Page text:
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I've got an array of arbitrary values along a UISlider--values that I want to use as tick marks/stops using something like this approach but drawn in the slider frame itself. How can I dependably find or calculate the pixel/point positions of these values along the slider within the slider's frame?

Just to emphasize: unlike How to get the center of the thumb image of UISlider, I need the position within the frame of the slider.

Two important pieces of information to have are the pixel/point range of the thumb and the origin of this range. From that information it would be easy enough to calculate the point positions. Here's what I've tried; this code is called from viewDidLoad:

CGRect bounds = slider.bounds;
CGRect trackRect = [slider trackRectForBounds:bounds];

//float thumbWidth = slider.currentThumbImage.size.width; // why does this give 0?
float thumbWidth = 23;

float thumb0 = 0.5 * thumbWidth; // left-most posn. of thumb center
float thumbRange =  trackRect.size.width - thumbWidth; // point range of thumb

float sliderValueMin = slider.minimumValue;
float sliderValueWidth = slider.maximumValue - sliderValueMin;
float pointsPerValueUnit = thumbRange/sliderValueWidth;

Then

float tickPos = pointsPerValueUnit * (tickValue - sliderValueMin) + thumb0;

In theory, it should be correct, should it not? But when I plot the positions near the right-hand side, they are off by a few points. By fiddling around, I found a fudge that gives (what looks to be) the correct results... at least for my current slider configuration:

float thumbRange =  trackRect.size.width - thumbWidth + 3.5;

I'd like my code to be reusable for different value ranges, slider sizes, for custom thumbs, etc., so I have two issues/questions:

  1. Why do I need this ~3.5 fudge factor? Where does it come from and how can I know whether it will be the same for all sliders?
  2. Why can't I get a value out of slider.currentThumbImage.size.width? This parameter has values later on in the app's execution--when the slider's value changes.* If not in viewDidLoad, when should I draw the tick marks?

I would appreciate your help.


*The same holds true for thumbWidth in

    CGRect thumbPosition = [slider thumbRectForBounds:bounds trackRect:trackRect value:slider.value];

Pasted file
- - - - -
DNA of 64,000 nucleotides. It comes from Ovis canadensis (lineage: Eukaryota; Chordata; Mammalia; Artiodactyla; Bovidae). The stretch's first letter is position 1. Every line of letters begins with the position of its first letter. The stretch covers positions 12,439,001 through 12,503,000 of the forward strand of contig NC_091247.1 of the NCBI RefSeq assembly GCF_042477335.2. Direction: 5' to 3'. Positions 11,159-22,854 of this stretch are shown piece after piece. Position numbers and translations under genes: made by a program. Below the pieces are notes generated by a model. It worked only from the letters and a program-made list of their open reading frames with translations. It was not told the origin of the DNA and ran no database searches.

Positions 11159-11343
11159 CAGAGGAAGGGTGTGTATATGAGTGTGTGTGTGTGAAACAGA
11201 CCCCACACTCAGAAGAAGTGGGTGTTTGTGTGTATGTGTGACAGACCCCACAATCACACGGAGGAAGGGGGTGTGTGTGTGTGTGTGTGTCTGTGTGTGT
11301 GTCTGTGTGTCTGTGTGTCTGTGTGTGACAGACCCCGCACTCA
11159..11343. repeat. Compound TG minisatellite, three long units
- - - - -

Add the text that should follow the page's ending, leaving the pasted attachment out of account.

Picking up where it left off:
thumbWidth = thumbPosition.size.width;

EDIT

I appreciate the responses I've gotten so far, though judging from them it seems I didn't ask my questions precisely enough.

As I mention in the comments, my idea is to make this code reusable (and to make it available to the community), so the developer simply has to put the code in place and not have to fiddle around to find the fudge factor for his own slider. So let me clarify question #1:

1'. Is there some way to get the 3.5--or whatever number for a given slider configuration? Perhaps a parameter of the slider (similar to thumbWidth), for example, so the tick marks will be correctly aligned automatically?

The UISlider Class Reference is pretty sparse. Reading it, I would never have expected slider.currentThumbImage.size.width; to be non-nil. I'm thinking 3.5-ish fudge may be similarly hidden among the UISlider's obscure properties.

Actually, re-reading what I've just written suggests a possible answer for question #2. Perhaps the thumb's width isn't set because the slider hasn't yet been drawn... could that be right?

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you could graphically verify some of your assumptions. For example, what happens when you plot tick marks at 100% and 0%? What if you plot a rectangle for bounds? –  nielsbot May 5 '13 at 4:28
    
Thanks, @nielsbot; I appreciate your response. What you suggest is actually part of how I got the 3.5. So my code "works"--at least for the given setup. What I'm trying to do is bullet-proof it, so to speak, and make it useful for all setups. My ambition is to publish the technique on GitHub, as I think it would helps lots of people in the community. Of course it would be more helpful if each person didn't have to fiddle around with the fudge factor, but could simply use it. –  JohnK May 6 '13 at 14:02

1 Answer 1

The "fudge factor" is most likely due to the way a slider is drawn. There is a little rounded end of the slider. This is inside the slider's frame. So the thumb doesn't move completely within that frame.

If you supplied your own custom min and max slider images, your fudge factor would probably equal the left and right cap inset on the resizable image. The size of the thumb image probably also plays a role in the fudge factor as well.

share|improve this answer
    
Happy to have your iOS wisdom again, rmaddy! Thank you. There seems to be a word or two missing from the last sentence of the first paragraph, which is impairing my understanding. I've clarified my question a bit. Is there a way to find the fudge factor from the UISlider's properties? –  JohnK May 6 '13 at 14:47
    
I fixed that last sentence. Thanks for pointing out my typo. –  rmaddy May 6 '13 at 14:50

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